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      Temporary reduction in daily global CO2 emissions during the COVID-19 forced confinement

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          World Health Organization declares global emergency: A review of the 2019 novel coronavirus (COVID-19)

          An unprecedented outbreak of pneumonia of unknown aetiology in Wuhan City, Hubei province in China emerged in December 2019. A novel coronavirus was identified as the causative agent and was subsequently termed COVID-19 by the World Health Organization (WHO). Considered a relative of severe acute respiratory syndrome (SARS) and Middle East respiratory syndrome (MERS), COVID-19 is caused by a betacoronavirus named SARS-CoV-2 that affects the lower respiratory tract and manifests as pneumonia in humans. Despite rigorous global containment and quarantine efforts, the incidence of COVID-19 continues to rise, with 90,870 laboratory-confirmed cases and over 3,000 deaths worldwide. In response to this global outbreak, we summarise the current state of knowledge surrounding COVID-19.
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            The outbreak of COVID-19 coronavirus and its impact on global mental health

            The current outbreak of COVID-19 coronavirus infection among humans in Wuhan (China) and its spreading around the globe is heavily impacting on the global health and mental health. Despite all resources employed to counteract the spreading of the virus, additional global strategies are needed to handle the related mental health issues. Published articles concerning mental health related to the COVID-19 outbreak and other previous global infections have been considered and reviewed. This outbreak is leading to additional health problems such as stress, anxiety, depressive symptoms, insomnia, denial, anger and fear globally. Collective concerns influence daily behaviors, economy, prevention strategies and decision-making from policy makers, health organizations and medical centers, which can weaken strategies of COVID-19 control and lead to more morbidity and mental health needs at global level.
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              Projecting the transmission dynamics of SARS-CoV-2 through the postpandemic period

              It is urgent to understand the future of severe acute respiratory syndrome–coronavirus 2 (SARS-CoV-2) transmission. We used estimates of seasonality, immunity, and cross-immunity for betacoronaviruses OC43 and HKU1 from time series data from the USA to inform a model of SARS-CoV-2 transmission. We projected that recurrent wintertime outbreaks of SARS-CoV-2 will probably occur after the initial, most severe pandemic wave. Absent other interventions, a key metric for the success of social distancing is whether critical care capacities are exceeded. To avoid this, prolonged or intermittent social distancing may be necessary into 2022. Additional interventions, including expanded critical care capacity and an effective therapeutic, would improve the success of intermittent distancing and hasten the acquisition of herd immunity. Longitudinal serological studies are urgently needed to determine the extent and duration of immunity to SARS-CoV-2. Even in the event of apparent elimination, SARS-CoV-2 surveillance should be maintained since a resurgence in contagion could be possible as late as 2024.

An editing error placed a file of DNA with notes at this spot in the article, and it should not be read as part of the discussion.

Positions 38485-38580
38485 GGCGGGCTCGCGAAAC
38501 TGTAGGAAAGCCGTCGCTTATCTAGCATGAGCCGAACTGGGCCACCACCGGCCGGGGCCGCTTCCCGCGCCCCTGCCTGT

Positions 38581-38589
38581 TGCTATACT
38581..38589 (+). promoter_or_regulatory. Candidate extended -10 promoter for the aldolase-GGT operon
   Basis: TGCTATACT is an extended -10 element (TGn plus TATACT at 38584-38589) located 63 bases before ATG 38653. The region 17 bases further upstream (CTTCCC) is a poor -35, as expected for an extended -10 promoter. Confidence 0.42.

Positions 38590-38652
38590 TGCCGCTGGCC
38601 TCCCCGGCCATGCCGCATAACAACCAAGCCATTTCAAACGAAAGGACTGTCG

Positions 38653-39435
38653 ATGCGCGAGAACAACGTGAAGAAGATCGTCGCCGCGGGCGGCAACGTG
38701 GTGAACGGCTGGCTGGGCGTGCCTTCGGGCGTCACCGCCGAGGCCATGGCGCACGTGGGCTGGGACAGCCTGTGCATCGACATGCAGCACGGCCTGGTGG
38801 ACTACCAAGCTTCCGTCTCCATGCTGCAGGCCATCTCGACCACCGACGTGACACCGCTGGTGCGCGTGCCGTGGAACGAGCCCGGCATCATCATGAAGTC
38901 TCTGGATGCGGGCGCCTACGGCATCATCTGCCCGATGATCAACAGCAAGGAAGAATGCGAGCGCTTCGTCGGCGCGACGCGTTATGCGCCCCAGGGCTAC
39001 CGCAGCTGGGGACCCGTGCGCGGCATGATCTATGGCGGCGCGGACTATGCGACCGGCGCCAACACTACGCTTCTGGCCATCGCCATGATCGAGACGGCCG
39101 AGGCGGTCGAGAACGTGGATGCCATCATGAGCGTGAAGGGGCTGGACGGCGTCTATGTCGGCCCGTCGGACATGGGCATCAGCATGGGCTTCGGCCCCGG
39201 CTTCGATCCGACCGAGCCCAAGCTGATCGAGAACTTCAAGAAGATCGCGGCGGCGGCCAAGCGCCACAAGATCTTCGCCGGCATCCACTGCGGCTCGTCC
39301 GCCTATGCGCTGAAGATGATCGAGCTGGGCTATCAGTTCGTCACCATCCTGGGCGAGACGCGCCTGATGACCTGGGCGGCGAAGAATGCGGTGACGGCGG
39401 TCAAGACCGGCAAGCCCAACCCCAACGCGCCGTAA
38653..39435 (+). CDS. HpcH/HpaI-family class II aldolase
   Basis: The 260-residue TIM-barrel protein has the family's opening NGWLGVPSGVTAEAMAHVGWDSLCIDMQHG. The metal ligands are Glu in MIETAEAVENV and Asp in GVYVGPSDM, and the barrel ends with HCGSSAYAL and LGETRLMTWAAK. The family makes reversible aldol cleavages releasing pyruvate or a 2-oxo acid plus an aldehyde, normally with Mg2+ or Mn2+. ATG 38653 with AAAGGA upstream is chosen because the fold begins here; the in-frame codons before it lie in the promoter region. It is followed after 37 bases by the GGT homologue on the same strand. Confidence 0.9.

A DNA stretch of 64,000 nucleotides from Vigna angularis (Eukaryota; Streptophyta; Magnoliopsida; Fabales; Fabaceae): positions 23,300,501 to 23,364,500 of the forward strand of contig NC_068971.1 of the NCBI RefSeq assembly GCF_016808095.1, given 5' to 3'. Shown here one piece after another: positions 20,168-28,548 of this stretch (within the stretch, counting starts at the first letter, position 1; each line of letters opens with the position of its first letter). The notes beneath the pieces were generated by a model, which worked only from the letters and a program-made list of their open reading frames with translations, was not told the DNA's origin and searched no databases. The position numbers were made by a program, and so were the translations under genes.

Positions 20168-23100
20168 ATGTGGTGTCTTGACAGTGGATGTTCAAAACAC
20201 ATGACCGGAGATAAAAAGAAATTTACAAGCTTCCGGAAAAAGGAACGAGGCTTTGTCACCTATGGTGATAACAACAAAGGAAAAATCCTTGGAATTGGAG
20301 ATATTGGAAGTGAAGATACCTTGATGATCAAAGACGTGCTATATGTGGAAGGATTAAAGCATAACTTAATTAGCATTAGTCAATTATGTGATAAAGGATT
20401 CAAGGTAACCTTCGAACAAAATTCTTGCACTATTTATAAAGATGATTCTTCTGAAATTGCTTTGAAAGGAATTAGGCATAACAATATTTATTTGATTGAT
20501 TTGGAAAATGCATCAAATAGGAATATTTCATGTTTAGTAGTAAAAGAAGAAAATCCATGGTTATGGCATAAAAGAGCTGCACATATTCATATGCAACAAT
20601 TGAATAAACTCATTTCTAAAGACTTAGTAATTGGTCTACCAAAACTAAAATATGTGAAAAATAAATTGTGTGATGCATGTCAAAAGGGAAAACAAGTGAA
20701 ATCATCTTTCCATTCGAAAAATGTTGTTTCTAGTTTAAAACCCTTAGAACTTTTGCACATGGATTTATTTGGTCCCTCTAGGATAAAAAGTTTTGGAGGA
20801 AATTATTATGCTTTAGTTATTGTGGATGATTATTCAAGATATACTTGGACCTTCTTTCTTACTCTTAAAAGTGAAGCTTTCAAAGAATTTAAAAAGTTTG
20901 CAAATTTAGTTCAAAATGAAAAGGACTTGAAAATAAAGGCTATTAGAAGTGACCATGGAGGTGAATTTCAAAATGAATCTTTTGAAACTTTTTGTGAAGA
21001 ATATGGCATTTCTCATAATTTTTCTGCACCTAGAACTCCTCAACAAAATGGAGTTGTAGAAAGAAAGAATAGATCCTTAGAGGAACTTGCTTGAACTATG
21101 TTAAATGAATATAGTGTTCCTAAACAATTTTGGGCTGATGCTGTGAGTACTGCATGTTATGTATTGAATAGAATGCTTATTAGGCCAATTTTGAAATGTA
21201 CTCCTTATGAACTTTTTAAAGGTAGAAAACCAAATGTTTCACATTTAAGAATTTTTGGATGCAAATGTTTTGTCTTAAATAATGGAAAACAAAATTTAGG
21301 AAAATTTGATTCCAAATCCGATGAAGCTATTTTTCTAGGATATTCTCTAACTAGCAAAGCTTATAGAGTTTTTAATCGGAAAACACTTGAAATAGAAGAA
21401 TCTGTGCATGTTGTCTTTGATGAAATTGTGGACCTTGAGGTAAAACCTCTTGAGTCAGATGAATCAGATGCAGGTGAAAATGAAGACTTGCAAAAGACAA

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                Author and article information

                Journal
                Nature Climate Change
                Nat. Clim. Chang.
                Springer Science and Business Media LLC
                1758-678X
                1758-6798
                May 19 2020
                Article
                10.1038/s41558-020-0797-x
                b1330a8f-b423-421b-aaf0-d1ddc693aeb5
                © 2020

                Free to read

                http://www.springer.com/tdm

                http://www.springer.com/tdm

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